Comments





























































 

Top Lawyers
Project Playhouse: Pet Edition
Recycle
Photo Tour
Play the desert companion video

DC Scene
Recent Posts
9/30/14  
Wellness center, bird's-eye views
9/24/14  
Anti-Pastoral
9/23/14  
'Cookies change the world'
{more posts...}


Archives
Archives

Newstand Locations
Pick up your Desert Companion today at one of these Coffee Bean and Tea Leaf or Jamba Juice locations.
Coffee Bean and Tea Leaf LAKE MEAD & TENAYA
7291 W Lake Mead
Directions


PALMS CASINO
4321 W Flamingo Rd
Directions


UNLV
4550 W Maryland Pkwy Suite A
Directions


CARNIVALE
3377 Las Vegas Blvd
The Venetian Food Court
Directions


THE LAKES
9091 W Sahara Ave
Directions


THE DISTRICT
2220 Village Walk Dr Suite 140
Directions


MIRACLE MILE
3663 Las Vegas Blvd S Suite 45
Directions


CANYON POINT
10834 W Charleston Blvd Suite 200
Directions


TOWN CENTER
3645 S Town Center Dr Suite 101
Directions


PATRICK
6115 S Rainbow Blvd Suite 101
Directions


PALAZZO
3265 Las Vegas Blvd, Suite 1600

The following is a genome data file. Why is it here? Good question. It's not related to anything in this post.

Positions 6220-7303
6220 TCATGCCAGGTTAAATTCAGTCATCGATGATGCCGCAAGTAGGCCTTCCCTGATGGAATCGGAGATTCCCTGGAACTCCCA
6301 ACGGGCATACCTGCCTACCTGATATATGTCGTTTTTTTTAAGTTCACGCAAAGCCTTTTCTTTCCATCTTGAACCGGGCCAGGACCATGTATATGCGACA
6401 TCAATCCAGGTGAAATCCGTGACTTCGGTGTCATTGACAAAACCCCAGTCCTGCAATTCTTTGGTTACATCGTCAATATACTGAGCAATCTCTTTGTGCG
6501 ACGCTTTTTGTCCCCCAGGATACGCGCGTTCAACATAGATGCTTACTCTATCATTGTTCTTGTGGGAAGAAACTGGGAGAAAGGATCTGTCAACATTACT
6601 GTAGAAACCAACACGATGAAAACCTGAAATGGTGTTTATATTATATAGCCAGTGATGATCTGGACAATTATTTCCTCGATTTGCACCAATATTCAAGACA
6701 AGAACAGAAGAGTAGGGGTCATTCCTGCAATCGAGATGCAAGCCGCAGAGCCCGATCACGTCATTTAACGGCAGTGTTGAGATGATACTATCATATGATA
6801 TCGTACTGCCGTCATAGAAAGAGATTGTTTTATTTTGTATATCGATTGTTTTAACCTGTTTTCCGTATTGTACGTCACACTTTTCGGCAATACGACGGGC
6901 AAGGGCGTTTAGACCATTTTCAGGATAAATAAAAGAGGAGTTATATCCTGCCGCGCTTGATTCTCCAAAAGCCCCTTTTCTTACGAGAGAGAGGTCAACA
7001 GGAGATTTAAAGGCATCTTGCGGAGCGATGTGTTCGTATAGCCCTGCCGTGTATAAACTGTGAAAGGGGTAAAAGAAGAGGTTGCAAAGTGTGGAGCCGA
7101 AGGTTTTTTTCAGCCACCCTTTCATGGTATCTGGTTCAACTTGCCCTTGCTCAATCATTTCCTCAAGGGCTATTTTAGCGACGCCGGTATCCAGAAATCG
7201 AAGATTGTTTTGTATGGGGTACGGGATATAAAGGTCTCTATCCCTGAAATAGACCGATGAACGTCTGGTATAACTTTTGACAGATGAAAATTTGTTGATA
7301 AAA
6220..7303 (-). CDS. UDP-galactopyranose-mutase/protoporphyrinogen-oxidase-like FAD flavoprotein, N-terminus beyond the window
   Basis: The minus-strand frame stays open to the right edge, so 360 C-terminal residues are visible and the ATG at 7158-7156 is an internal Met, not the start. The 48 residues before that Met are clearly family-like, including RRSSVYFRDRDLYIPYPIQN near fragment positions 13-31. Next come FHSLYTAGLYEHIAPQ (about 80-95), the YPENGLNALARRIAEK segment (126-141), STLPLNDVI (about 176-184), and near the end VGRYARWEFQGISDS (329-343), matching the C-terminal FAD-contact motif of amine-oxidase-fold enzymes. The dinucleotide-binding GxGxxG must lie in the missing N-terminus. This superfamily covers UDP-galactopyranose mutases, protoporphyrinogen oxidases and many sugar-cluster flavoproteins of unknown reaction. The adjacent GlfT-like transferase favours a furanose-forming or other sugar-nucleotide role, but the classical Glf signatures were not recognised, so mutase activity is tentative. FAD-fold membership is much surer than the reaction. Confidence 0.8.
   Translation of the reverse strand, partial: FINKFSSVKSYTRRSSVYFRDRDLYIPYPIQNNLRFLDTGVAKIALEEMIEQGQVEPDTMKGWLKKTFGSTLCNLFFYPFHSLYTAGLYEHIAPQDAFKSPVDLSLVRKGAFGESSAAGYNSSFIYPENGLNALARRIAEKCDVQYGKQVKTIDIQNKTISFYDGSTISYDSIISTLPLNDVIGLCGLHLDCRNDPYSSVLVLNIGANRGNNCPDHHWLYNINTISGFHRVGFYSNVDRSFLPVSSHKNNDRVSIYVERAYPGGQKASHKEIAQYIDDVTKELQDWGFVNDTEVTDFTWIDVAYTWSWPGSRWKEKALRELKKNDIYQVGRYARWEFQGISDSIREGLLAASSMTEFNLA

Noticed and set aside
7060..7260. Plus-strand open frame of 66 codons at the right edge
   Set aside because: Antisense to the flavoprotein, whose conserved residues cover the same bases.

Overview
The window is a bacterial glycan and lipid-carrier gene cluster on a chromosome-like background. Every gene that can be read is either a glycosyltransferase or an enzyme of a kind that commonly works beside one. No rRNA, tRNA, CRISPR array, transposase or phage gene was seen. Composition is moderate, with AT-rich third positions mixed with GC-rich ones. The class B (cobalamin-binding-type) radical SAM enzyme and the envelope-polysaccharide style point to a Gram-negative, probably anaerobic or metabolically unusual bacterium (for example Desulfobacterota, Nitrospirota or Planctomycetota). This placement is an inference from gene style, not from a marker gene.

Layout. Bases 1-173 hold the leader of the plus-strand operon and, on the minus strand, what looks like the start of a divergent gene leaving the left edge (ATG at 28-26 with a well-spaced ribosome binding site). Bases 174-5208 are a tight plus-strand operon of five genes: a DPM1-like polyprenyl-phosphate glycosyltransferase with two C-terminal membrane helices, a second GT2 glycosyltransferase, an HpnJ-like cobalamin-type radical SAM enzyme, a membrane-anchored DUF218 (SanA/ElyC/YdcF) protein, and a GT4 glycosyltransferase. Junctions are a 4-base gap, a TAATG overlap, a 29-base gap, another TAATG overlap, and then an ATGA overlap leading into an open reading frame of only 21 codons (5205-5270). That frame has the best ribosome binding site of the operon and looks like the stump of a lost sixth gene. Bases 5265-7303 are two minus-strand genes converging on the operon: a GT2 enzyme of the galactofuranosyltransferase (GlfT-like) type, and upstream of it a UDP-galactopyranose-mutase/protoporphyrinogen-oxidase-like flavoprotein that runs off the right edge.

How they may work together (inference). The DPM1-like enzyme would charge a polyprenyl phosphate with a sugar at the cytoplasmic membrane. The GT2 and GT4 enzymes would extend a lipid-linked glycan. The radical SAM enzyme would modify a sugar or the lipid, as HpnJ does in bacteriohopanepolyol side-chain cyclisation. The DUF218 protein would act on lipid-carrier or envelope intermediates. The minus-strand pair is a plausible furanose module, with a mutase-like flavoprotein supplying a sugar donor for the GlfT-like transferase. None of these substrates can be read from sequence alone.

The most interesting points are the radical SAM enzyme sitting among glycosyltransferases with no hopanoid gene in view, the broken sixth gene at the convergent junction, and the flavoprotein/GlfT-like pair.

Directions


TOWN SQUARE
6599 Las Vegas Blvd, South #P-8149
Directions


BRIDGE
3377 Las Vegas Blvd
The Venetian
Directions


BOULDER CITY
Boulder Dam Credit Union
530 Avenue G
Boulder City NV
Directions

Jumba Juice

PEBBLE
1500 N. Green Valley Pkwy Suite 240
Directions


SAHARA & EASTERN
2675 S. Eastern Ave Suite 400
Directions


MCCARRAN MARKETPLACE
5905 S Eastern Ave Suite 108
Directions
NORTH MESA PLAZA
1829 W. Craig Road Unit 3
Directions


CANNERY CORNER
2546 E. Craig Road Suite 135
Directions


WESTLAND FAIR
1121 S. Decatur Blvd
Directions



Also available at Clark County and Henderson libraries.
Emerald City Smoothie

ST GEORGE
2376 East Red Cliffs Drive #502
St. George, UT 84790
Directions


Desert Companion